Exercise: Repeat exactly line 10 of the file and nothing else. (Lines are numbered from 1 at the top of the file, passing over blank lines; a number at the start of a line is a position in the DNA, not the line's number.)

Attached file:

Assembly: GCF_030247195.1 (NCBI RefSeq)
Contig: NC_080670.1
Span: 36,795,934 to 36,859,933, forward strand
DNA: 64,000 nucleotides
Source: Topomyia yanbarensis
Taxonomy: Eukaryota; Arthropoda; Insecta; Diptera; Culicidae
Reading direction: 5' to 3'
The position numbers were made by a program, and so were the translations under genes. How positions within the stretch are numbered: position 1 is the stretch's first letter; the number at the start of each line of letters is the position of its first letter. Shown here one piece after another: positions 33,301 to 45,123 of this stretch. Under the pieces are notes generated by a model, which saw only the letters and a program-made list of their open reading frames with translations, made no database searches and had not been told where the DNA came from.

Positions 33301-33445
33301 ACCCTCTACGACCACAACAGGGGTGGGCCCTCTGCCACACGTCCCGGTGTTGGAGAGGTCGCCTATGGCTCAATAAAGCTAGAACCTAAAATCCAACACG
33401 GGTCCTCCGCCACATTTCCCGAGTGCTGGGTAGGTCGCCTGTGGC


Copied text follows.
33301 ACCCTCTACGACCACAACAGGGGTGGGCCCTCTGCCACACGTCCCGGTGTTGGAGAGGTCGCCTATGGCTCAATAAAGCTAGAACCTAAAATCCAACACG